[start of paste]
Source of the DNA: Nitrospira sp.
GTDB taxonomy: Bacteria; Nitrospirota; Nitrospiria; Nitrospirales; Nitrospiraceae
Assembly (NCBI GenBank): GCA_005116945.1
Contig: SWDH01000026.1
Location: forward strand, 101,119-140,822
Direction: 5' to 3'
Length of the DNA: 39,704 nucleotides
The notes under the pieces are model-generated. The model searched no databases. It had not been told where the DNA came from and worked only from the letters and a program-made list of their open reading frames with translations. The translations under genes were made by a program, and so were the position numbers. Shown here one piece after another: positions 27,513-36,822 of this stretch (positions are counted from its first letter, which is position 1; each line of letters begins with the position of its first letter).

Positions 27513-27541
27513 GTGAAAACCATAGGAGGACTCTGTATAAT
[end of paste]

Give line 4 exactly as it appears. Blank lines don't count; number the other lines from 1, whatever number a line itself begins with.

Contig: SWDH01000026.1